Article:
Cytokinin signaling patterns maize leaves, otherwise things get hairy and frayed

Variation in leaf morphology across the angiosperms is impressive and abounds. Leaves are the primary photosynthetic organ for most angiosperms, acting as the primary sites of light capture and gas exchange. Typical of grass leaves, maize leaves are strap-like and simple, with unelaborated margins. Leaves take their shape early in development, arising as lateral primordia at the flank of the shoot apical meristem. As the primordium emerges from the meristem periphery, the three distinct axes that will define its mature form are established: proximal/distal (base/tip), medial/lateral (middle/margin) and ad/abaxial (upper/lower) (Conklin et al., 2019). A key feature along the proximal/distal axis of maize leaves is the ligular region, where the auricle and ligule form a striking morphological boundary between the proximal sheath and distal blade. Understanding the genetic basis of leaf patterning is a central topic in plant developmental biology. Here, Muszynski et al. (2020) describe the role cytokinin plays in establishing a proximal/distal axis during maize leaf development.

The semi-dominant mutation Hairy Sheath Frayed1 (Hsf1) has captured the attention of maize geneticists for nearly thirty years (Bertrand-Garcia and Freeling, 1991). Plants heterozygous for Hsf1 exhibit mutant leaves with marginal outgrowths, or “prongs,” that fully recapitulate the blade/sheath boundary along the leaf margin (see Figure), as well as dense macrohairs along the abaxial sheath (hence the mutant’s name). Muszynski et al. (2020) showed that prongs form in certain domains of the blade, with larger prongs appearing more proximally, suggesting that prong initiation is developmentally regulated. To understand the genetic basis of the Hsf1 phenotype, the authors used map-based cloning to identify independent causative mutations in a gene encoding maize HISTIDINE KINASE1 (ZmHK1), a putative cytokinin receptor. Interestingly, all Hsf1 alleles have missense mutations encoded in the ZmHK1 receptor CHASE domain, a highly conserved stretch of amino acids with demonstrated binding affinity for various cytokinin ligands (Hothorn et al., 2011).

With the candidate gene in hand and given the CHASE domain harbored amino acid substitutions in Hsf1, Muszynski and coworkers hypothesized that Hsf1 phenotypes could be due to cytokinin hypersignaling from the ZmHK1 receptor. Using a powerful heterologous histidine kinase signaling assay in yeast, Muszynski et al. (2020) showed that mutant ZmHK1 receptors actively signaled in the absence of cytokinin. Binding assays with the different mutant ZmHK1 receptors expressed in bacterial spheroplasts or tethered within tobacco membranes via transient in planta expression established that missense mutations in the Hsf1 CHASE domain increased the relative binding affinity of ZmHK1 for naturally occurring cytokinin ligands. Modeling the effects of mutations in ZmHK1 on the solved crystal structure of Arabidopsis thaliana AHK4 (Hothorn et al., 2011) suggested that the mutated residues reside near, but not in, the cytokinin binding pocket and may impact the binding affinity for the hormone.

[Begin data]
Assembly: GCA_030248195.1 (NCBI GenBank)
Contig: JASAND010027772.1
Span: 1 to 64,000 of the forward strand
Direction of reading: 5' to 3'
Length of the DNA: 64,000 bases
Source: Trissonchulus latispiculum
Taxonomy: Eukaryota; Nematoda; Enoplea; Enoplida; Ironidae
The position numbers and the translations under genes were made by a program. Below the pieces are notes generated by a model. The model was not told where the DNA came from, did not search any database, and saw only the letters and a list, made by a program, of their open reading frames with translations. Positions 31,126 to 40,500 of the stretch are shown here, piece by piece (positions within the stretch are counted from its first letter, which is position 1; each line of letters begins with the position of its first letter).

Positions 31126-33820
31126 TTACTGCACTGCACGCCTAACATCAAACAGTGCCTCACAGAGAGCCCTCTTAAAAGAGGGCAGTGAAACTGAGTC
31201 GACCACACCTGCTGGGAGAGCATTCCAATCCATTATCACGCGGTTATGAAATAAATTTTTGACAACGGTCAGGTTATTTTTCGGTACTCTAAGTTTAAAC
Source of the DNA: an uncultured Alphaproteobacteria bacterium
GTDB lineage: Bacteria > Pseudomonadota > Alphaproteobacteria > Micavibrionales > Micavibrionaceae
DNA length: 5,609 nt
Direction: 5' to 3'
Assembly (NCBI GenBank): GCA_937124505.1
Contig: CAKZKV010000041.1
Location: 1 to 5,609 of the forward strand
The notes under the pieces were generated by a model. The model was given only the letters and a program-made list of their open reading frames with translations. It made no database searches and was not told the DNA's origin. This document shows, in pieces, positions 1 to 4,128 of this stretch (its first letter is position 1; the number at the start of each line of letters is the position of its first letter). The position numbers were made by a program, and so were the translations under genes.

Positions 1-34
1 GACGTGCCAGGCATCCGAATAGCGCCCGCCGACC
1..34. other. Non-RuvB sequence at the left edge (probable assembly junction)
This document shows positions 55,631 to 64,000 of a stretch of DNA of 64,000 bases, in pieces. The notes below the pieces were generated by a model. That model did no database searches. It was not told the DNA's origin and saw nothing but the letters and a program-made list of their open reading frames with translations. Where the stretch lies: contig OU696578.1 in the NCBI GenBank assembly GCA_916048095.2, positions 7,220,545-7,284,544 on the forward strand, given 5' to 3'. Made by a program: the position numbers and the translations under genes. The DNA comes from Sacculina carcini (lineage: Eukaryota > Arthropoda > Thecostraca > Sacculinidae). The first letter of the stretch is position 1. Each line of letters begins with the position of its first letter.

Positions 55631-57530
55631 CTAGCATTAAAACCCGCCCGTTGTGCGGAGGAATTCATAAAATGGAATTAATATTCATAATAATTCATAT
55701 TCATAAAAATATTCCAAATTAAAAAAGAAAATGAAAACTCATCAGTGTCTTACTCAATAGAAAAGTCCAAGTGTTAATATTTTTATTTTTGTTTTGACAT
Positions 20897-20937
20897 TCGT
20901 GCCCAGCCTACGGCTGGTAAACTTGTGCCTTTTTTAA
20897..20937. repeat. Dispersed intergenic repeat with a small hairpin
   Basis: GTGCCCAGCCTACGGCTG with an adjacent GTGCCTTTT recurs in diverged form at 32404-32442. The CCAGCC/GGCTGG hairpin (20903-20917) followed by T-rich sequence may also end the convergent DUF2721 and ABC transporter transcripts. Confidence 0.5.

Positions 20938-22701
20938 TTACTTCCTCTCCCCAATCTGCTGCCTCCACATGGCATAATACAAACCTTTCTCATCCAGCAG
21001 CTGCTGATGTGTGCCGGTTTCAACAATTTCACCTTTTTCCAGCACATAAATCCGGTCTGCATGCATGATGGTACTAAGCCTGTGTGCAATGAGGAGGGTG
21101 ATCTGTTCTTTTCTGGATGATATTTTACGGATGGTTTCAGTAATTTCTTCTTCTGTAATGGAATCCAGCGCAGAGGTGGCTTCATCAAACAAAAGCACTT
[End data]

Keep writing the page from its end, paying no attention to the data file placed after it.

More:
With the Hsf1 leaf phenotypes likely the result of hypersignaling of cytokinin, the authors asked if exogenous application of a synthetic cytokinin could 1) phenocopy Hsf1-related leaf patterning in wild-type seedlings and 2) enhance the leaf phenotypes of Hsf1 mutants. Wild-type seedlings treated with exogenous cytokinin had smaller leaves with dense macrohairs and prongs that developed on the blade margins. In the presence of exogenous cytokinin, Hsf1 seedlings showed enhancement of leaf these phenotypes, demonstrating that Hsf1 was hypersensitive to the hormone. In support of these observations, Muszynski et al. (2020) used qRT-PCR and RNA in situ hybridization to show that the cytokinin type-A response regulator ZmRR3 is ectopically expressed in the shoot apices of plants heterozygous for Hsf1, particularly in the primordial margins at the presumptive position of prong emergence. Turning to genetics, the authors observed a synergistic interaction between Hsf1 and a null allele of ZmRR3, aberrant phyllotaxy1, suggesting that ZmRR3 dampens cytokinin signaling in the maize shoot. Together, this work sheds light on a key role for cytokinin in programming developmental patterning in maize leaves.


Josh Strable

Plant Biology Section, School of Integrative Plant Science

Cornell University

ORCID: 0000-0002-0260-8285



 Bertrand-Garcia, R., and Freeling, M. (1991). Hairy-Sheath Frayed#1-O: A systemic, heterochronic mutant of maize that specifics slow developmental stage transitions. Am. J. Bot. 78: 747-765.

 Conklin, P.A., Strable., J., Li. S., and Scanlon, M.J. (2019). On the mechanisms of development in monocot and eudicot leaves. New Phytol. 221: 706-724.

Hothorn, M., Dabi, T., and Chory, J. (2011). Structural basis for cytokinin recognition by Arabidopsis thaliana histidine kinase 4. Nat. Chem. Biol. 7: 766-768.

 Muszynski, M.G., Moss-Taylor, L., Chudalayandi, S., Cahill, J., Del Valle-Echevarria, A.R., Alvarez-Castro, I., Petefish, A., Sakakibara, H., Krivosheev, D.M., Lomin, S.N., Romanov, G.A., Thamotharan, S., Li, B., and Brugière, N. (2020). The maize Hairy Sheath Frayed1 (Hsf1) mutant alters leaf patterning through increased cytokinin signaling. DOI: